The Editors: 3 lessons from the synod to help Catholics navigate the 2024 elections
The first of two worldwide Synod on Synodality meetings concluded in October of this year, marking a month of historic firsts. The 365 participants in Rome—Pope Francis among them—included laypeople as voting members for the first time at a synod. The gathering also introduced a new method of deliberation for Vatican proceedings, with members meeting in small groups at round tables, emphasizing listening to each other in addition to delivering presentations.
Commentary from many delegates in the aftermath, ranging from cardinals to clerics to the lay men and women who participated, noted that the church was embarking on a new path of communion.
As voters in the United States approach another presidential election, how can this synodal experience inform the ways that U.S. Catholics engage in political conversation? While the presidential race seems to be heading for a replay of 2020’s Biden vs. Trump, with even deeper partisan rancor, other parts of the political landscape are scarcely recognizable. For example, the question of legal abortion, which the U.S. bishops’ teaching document on the political responsibility of Catholics, “Forming Consciences for Faithful Citizenship,” has long called the “pre-eminent priority” for Catholic political engagement, used to be focused on Roe v. Wade at the Supreme Court. But abortion has become, since the 2022 Dobbs decision, a thorny legislative question at the state level.
In this complicated political terrain, continuing to identify abortion as the “pre-eminent priority” could confuse more than it clarifies. The question is not only what place protection of life has in our moral teaching and the formation of conscience, but how to give those commitments practical effect. How should we assess the variety of contingent and local factors when choosing which policies to support and which candidates to back? Take, for example, the states that have adopted constitutional guarantees of abortion access, as Ohio did most recently on Nov. 7. How should the vanishingly slim likelihood of achieving better legislative protection for the unborn in these states be compared with the prospect of alleviating childhood poverty to reduce abortion rates—or with seeking a just peace in Israel and Palestine, recognizing the human dignity of immigrants seeking asylum at our borders or the pressing crisis of climate change?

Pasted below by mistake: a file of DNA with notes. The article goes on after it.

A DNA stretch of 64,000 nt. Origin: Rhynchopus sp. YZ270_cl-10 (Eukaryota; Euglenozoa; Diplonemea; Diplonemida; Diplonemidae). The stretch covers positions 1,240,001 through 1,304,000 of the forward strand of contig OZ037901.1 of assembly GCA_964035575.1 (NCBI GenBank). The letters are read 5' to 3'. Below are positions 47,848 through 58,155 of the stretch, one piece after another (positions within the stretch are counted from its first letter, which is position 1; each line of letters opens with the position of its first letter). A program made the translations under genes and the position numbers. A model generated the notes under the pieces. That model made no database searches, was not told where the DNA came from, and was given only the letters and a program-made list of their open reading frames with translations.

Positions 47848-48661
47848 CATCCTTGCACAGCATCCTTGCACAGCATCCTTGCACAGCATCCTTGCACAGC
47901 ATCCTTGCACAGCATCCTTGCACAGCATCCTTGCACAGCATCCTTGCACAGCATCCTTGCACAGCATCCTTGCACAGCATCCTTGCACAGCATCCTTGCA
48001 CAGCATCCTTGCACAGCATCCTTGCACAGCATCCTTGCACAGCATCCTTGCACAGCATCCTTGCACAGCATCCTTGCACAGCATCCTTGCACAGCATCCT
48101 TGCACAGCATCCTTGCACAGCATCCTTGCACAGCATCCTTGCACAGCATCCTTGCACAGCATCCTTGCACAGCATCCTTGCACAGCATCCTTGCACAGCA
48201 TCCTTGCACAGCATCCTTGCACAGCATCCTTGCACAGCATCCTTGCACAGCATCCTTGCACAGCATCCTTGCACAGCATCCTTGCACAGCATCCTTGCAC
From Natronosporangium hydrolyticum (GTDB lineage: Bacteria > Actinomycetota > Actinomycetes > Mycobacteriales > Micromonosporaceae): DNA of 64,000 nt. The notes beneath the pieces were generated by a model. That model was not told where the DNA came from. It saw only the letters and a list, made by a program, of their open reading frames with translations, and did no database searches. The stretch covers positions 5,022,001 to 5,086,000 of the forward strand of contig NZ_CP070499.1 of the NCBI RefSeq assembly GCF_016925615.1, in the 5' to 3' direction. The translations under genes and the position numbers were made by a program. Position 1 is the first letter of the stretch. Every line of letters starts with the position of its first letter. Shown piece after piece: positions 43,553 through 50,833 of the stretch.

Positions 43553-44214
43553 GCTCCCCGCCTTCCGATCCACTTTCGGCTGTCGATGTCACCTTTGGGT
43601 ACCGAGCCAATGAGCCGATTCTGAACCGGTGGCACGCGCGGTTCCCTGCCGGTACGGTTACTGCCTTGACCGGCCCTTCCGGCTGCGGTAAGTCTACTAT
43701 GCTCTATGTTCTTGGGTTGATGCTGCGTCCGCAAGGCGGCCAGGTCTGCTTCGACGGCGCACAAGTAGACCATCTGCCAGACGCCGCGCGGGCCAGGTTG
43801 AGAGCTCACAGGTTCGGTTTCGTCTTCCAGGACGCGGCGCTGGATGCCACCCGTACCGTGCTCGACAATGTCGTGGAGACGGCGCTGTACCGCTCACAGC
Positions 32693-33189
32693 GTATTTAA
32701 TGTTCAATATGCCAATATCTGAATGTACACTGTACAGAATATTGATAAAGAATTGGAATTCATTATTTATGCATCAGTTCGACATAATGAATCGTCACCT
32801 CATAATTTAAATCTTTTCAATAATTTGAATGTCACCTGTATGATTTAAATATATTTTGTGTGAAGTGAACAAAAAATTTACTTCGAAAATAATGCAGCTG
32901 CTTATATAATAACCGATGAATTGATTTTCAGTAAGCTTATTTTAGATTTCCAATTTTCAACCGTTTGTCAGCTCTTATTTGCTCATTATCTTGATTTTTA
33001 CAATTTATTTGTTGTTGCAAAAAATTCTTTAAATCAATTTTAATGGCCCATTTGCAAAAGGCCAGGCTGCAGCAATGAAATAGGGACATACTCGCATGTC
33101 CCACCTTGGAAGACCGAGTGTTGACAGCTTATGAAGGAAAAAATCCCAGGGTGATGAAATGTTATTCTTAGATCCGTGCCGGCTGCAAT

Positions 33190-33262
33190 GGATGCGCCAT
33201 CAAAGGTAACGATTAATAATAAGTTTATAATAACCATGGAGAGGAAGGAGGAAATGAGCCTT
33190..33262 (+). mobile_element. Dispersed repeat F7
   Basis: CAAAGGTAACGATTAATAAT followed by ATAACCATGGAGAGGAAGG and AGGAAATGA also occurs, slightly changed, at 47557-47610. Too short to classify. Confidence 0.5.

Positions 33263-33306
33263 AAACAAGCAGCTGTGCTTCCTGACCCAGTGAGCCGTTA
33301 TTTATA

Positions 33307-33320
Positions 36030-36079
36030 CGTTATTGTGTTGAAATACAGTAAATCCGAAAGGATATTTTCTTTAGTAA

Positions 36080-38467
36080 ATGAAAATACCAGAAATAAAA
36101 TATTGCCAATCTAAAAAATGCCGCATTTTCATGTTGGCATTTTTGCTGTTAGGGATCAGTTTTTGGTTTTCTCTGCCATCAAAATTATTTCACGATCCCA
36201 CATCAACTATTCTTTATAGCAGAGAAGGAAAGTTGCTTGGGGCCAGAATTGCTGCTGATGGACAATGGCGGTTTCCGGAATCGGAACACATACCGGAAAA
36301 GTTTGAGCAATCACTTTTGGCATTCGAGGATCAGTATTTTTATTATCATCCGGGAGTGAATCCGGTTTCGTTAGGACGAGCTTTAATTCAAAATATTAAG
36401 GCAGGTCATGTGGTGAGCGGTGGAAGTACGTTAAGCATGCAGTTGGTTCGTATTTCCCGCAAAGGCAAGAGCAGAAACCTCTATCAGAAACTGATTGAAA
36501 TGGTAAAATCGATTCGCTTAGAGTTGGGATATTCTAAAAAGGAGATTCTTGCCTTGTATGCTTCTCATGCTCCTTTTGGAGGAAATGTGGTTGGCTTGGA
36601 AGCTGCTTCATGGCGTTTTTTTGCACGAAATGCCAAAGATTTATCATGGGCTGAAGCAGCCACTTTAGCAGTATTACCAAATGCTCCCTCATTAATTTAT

The synod’s patient model of dialogue and listening offers the U.S. church an invitation to engage these questions as opportunities for discernment rather than ideological battles. Rather than expecting an unequivocal answer that “baptizes” one political choice or another, we can hope to respond to the call for political responsibility and collaboration with others in seeking the common good and witnessing to the Gospel.
Here are three key insights from the synod that can help us over the next year of political engagement:
Listening. Perhaps the most valuable lesson to be learned from the synod gathering is the importance of genuine listening. While in previous synods the bulk of time was given to “interventions,” in which each member addressed the entire assembly, usually with a text prepared in advance, this synod asked members to listen to each other in rounds of table discussions involving only 10 to 12 participants, and then to share what they had heard from one another, seeking to discern how the Holy Spirit was at work among them.